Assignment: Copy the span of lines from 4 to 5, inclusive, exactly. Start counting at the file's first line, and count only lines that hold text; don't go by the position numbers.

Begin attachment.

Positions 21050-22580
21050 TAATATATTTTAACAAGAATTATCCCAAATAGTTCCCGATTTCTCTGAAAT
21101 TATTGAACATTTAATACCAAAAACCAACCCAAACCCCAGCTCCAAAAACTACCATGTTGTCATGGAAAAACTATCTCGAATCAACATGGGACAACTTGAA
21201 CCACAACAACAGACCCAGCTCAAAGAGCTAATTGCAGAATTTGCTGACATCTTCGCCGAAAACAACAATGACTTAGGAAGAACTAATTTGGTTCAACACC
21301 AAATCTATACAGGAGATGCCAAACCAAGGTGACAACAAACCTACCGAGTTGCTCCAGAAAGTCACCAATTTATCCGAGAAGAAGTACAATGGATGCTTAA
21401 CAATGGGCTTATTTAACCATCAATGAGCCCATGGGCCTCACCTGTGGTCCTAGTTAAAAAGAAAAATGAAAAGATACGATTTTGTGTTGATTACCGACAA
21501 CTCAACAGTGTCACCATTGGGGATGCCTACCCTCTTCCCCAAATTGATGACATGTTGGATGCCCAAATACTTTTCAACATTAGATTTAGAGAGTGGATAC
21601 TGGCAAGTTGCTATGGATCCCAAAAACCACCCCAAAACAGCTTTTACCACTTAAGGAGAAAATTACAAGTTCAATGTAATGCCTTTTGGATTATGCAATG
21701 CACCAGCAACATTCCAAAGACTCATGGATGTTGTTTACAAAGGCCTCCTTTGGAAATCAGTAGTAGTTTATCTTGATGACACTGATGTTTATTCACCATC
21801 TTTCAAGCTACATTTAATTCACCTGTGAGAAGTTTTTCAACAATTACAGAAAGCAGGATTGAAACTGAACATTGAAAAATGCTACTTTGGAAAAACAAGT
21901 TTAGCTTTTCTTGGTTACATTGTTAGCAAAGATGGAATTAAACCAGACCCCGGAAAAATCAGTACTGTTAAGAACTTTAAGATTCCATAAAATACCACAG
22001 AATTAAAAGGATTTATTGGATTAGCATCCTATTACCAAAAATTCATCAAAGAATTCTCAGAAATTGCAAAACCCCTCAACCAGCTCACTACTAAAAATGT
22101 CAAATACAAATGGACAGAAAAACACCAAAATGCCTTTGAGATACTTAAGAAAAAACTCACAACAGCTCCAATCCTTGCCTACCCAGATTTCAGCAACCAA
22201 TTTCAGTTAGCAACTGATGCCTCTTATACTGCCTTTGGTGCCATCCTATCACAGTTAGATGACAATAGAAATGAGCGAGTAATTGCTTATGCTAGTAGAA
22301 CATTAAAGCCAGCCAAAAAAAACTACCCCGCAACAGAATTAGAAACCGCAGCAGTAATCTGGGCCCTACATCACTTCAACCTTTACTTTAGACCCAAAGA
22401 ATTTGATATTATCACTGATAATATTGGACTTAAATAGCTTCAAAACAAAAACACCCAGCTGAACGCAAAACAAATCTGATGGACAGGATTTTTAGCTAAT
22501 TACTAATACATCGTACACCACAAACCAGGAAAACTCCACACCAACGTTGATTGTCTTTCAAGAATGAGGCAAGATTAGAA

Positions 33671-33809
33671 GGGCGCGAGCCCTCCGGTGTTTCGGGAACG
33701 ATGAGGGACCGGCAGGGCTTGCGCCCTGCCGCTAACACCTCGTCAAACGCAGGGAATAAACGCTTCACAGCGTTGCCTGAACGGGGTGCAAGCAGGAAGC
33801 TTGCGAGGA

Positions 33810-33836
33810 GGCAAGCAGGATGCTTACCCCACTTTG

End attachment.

21201 CCACAACAACAGACCCAGCTCAAAGAGCTAATTGCAGAATTTGCTGACATCTTCGCCGAAAACAACAATGACTTAGGAAGAACTAATTTGGTTCAACACC
21301 AAATCTATACAGGAGATGCCAAACCAAGGTGACAACAAACCTACCGAGTTGCTCCAGAAAGTCACCAATTTATCCGAGAAGAAGTACAATGGATGCTTAA